The Aquarium Plant Handbook is perhaps the most comprehensive and up-to-date book on aquatic ornamental plants. Following a foreword of Mr. Takashi Amano the book presents two sections on classification of aquatic plants” and cultivation of aquarium plants”. In the classification section important terms such as “stem plants”, “epiphytic plants”, creeping plants and so forth are meticulously introduced and defined this is indeed a very useful section. Under cultivation, basic requirements to substrate, water chemistry, fertilization and many other relevant issues are explained and also some advice on algae control is offered although the latter section does not offer much new or controversial information. Finally, a brief introduction to the art of aquascaping is provided but this introduction is a little to short in order to offer real useful tips and tricks.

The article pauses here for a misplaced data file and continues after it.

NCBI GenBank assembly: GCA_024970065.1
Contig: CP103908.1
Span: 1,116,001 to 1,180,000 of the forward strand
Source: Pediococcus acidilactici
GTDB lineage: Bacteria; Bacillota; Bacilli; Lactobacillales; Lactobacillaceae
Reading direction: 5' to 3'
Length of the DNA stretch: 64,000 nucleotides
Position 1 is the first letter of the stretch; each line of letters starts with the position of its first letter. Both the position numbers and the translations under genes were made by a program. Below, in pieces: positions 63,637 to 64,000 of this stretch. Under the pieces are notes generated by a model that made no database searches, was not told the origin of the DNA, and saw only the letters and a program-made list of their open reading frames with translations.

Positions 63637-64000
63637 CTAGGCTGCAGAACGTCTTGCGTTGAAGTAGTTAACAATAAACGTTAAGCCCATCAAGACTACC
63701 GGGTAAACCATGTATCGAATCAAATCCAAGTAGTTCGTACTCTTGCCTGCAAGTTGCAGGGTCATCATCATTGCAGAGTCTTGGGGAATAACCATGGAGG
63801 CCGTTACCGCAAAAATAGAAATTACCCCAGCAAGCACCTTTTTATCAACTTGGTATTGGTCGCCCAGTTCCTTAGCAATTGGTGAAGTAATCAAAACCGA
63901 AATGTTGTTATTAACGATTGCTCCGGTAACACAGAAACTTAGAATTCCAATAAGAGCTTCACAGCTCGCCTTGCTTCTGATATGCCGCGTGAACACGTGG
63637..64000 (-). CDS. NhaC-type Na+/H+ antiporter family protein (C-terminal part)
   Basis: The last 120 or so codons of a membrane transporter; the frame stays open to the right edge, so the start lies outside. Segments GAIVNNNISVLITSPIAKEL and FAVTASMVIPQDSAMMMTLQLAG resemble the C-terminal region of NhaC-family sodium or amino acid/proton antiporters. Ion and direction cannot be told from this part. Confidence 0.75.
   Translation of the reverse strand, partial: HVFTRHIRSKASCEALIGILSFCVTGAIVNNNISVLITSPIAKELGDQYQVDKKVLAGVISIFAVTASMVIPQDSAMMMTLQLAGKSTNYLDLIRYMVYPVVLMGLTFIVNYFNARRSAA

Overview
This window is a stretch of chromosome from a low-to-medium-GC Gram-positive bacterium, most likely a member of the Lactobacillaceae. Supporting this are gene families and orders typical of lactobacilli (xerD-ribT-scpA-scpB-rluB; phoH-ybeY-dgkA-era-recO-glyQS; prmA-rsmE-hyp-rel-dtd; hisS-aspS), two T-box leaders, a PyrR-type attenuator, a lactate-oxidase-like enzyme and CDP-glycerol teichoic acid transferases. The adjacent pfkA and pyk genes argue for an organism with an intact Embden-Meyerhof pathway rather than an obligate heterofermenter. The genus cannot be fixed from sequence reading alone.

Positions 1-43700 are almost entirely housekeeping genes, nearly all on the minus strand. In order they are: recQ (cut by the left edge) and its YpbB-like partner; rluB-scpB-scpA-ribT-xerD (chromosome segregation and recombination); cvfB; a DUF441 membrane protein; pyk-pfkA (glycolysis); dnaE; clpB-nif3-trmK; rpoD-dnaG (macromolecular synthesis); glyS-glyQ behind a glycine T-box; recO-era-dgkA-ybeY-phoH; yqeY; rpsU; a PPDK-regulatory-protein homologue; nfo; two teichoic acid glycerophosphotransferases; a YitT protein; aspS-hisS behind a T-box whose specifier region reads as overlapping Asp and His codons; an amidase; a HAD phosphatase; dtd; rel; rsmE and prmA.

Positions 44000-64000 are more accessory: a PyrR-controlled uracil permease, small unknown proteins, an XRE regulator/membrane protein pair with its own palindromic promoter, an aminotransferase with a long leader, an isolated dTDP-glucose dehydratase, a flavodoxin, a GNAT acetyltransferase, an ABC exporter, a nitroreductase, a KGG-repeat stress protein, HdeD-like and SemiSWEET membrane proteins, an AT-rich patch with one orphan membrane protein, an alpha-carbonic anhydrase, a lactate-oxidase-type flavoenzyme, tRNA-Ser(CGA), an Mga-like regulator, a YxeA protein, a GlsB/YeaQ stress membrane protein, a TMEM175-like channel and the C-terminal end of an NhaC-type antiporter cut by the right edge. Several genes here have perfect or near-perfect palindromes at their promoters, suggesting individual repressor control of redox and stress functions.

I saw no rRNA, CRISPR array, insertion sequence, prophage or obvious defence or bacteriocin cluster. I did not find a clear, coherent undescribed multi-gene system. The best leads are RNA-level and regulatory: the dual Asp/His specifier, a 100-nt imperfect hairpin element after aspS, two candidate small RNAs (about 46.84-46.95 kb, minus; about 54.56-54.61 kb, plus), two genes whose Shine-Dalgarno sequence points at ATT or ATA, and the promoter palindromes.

The main section is, of course, devoted to description of individual plant species or cultivars. More than 150 pages each holding 2 to 4 plants, this book describes 400+ species of aquarium plants. The plants are listed in evolutionary order, i.e. first algae then liverworts and mosses followed by ferns and flowering plants. However, under flowering plants, the species are listed alphabetically according to genus and not family. This is probably a wise choice since few hobbyists are very familiar with the plant families. Each plant is portrayed by a color photo with information on pH, temperature, alkalinity and light preferences, and color and origin are given. On top of that, recommendations on planting position in the aquarium are provided together with information on how easy it is to grow, what kind of growth form (stem plant, rosette plant etc.).
Most of the scientific names are up to date although some minor mistakes and errors are found. However, taking into account the large number of species and cultivars described, the number of such mistakes is definitely acceptable. Buy this book if you need an encyclopedia on aquarium plants which hold information on many plants which are not even yet available in the shops.